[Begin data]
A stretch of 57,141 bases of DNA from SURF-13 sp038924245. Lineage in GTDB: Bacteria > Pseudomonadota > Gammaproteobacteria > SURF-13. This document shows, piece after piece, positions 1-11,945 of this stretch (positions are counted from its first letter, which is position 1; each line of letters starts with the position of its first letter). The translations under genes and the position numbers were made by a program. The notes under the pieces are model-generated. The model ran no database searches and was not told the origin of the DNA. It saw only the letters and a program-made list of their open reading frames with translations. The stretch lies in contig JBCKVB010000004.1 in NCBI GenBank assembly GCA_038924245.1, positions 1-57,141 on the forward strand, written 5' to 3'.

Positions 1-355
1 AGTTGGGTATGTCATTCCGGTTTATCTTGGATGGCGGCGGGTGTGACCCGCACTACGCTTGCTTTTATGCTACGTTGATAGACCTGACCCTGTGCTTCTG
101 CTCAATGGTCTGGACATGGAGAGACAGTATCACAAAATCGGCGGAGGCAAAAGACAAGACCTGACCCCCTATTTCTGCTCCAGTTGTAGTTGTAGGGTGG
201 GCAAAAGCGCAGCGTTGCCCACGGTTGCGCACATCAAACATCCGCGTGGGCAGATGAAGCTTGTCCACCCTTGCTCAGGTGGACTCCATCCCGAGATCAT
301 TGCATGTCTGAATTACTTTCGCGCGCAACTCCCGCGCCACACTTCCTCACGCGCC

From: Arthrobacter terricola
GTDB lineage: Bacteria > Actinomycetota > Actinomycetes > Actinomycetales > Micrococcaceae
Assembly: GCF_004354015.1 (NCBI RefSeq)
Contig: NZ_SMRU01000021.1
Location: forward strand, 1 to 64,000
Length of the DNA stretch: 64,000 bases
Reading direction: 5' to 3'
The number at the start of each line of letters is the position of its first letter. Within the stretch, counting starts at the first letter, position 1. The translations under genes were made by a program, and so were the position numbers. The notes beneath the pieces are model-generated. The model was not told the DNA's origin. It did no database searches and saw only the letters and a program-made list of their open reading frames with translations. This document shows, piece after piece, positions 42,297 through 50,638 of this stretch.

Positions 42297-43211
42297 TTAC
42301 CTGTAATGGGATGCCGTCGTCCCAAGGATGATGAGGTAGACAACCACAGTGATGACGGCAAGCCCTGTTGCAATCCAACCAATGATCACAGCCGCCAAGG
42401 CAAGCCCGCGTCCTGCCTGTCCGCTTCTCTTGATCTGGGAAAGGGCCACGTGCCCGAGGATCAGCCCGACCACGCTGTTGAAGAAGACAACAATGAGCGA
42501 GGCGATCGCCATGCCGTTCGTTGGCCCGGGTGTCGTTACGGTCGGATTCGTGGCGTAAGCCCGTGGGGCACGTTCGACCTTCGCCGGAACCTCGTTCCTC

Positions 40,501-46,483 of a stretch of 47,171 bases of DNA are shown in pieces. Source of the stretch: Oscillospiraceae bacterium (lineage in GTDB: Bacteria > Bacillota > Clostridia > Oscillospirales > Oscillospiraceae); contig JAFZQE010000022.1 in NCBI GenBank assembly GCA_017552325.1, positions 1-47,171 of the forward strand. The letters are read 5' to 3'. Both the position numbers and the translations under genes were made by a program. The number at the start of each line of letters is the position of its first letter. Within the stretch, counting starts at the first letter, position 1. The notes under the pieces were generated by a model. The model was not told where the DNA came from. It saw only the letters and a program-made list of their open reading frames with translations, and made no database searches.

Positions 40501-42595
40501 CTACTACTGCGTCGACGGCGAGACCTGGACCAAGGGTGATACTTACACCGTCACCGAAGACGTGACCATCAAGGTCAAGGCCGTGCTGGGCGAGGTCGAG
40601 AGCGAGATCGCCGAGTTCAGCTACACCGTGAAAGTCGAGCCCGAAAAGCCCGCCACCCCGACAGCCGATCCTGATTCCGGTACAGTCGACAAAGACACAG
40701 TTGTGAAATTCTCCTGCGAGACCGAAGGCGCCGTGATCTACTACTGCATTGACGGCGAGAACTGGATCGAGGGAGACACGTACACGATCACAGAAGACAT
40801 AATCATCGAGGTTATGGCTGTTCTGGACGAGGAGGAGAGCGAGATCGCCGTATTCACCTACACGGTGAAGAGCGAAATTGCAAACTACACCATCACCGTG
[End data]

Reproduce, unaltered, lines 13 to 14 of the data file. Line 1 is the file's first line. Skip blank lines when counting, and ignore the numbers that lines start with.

Reading direction: 5' to 3'
The number at the start of each line of letters is the position of its first letter. Within the stretch, counting starts at the first letter, position 1. The translations under genes were made by a program, and so were the position numbers. The notes beneath the pieces are model-generated. The model was not told the DNA's origin. It did no database searches and saw only the letters and a program-made list of their open reading frames with translations. This document shows, piece after piece, positions 42,297 through 50,638 of this stretch.